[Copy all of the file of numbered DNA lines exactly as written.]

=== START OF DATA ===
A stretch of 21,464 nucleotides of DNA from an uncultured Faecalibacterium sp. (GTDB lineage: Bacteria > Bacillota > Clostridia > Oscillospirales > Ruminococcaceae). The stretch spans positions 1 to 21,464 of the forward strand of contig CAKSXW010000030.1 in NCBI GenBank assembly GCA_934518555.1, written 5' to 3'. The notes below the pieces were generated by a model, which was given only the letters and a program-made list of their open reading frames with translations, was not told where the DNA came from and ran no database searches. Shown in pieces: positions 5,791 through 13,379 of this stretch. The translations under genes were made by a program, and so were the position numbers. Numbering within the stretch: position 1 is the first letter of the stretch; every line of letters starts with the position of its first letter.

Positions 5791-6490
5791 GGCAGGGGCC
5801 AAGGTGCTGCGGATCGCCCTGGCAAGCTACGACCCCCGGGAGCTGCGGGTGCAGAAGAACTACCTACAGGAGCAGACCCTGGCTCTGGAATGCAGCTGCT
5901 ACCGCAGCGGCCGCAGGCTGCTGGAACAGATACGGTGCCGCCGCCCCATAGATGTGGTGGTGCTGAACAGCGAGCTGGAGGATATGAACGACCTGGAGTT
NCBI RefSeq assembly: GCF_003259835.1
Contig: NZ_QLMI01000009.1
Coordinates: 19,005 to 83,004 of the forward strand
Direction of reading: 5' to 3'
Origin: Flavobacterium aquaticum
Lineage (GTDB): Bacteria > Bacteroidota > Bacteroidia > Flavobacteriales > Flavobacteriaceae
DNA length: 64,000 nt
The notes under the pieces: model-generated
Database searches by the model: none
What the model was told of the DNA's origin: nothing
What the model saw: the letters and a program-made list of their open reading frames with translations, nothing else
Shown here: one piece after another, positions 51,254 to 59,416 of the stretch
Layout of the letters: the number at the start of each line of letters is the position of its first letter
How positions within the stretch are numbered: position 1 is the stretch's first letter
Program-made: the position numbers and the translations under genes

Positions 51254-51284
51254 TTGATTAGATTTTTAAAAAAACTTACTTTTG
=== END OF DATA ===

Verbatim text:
A stretch of 21,464 nucleotides of DNA from an uncultured Faecalibacterium sp. (GTDB lineage: Bacteria > Bacillota > Clostridia > Oscillospirales > Ruminococcaceae). The stretch spans positions 1 to 21,464 of the forward strand of contig CAKSXW010000030.1 in NCBI GenBank assembly GCA_934518555.1, written 5' to 3'. The notes below the pieces were generated by a model, which was given only the letters and a program-made list of their open reading frames with translations, was not told where the DNA came from and ran no database searches. Shown in pieces: positions 5,791 through 13,379 of this stretch. The translations under genes were made by a program, and so were the position numbers. Numbering within the stretch: position 1 is the first letter of the stretch; every line of letters starts with the position of its first letter.

Positions 5791-6490
5791 GGCAGGGGCC
5801 AAGGTGCTGCGGATCGCCCTGGCAAGCTACGACCCCCGGGAGCTGCGGGTGCAGAAGAACTACCTACAGGAGCAGACCCTGGCTCTGGAATGCAGCTGCT
5901 ACCGCAGCGGCCGCAGGCTGCTGGAACAGATACGGTGCCGCCGCCCCATAGATGTGGTGGTGCTGAACAGCGAGCTGGAGGATATGAACGACCTGGAGTT
NCBI RefSeq assembly: GCF_003259835.1
Contig: NZ_QLMI01000009.1
Coordinates: 19,005 to 83,004 of the forward strand
Direction of reading: 5' to 3'
Origin: Flavobacterium aquaticum
Lineage (GTDB): Bacteria > Bacteroidota > Bacteroidia > Flavobacteriales > Flavobacteriaceae
DNA length: 64,000 nt
The notes under the pieces: model-generated
Database searches by the model: none
What the model was told of the DNA's origin: nothing
What the model saw: the letters and a program-made list of their open reading frames with translations, nothing else
Shown here: one piece after another, positions 51,254 to 59,416 of the stretch
Layout of the letters: the number at the start of each line of letters is the position of its first letter
How positions within the stretch are numbered: position 1 is the stretch's first letter
Program-made: the position numbers and the translations under genes

Positions 51254-51284
51254 TTGATTAGATTTTTAAAAAAACTTACTTTTG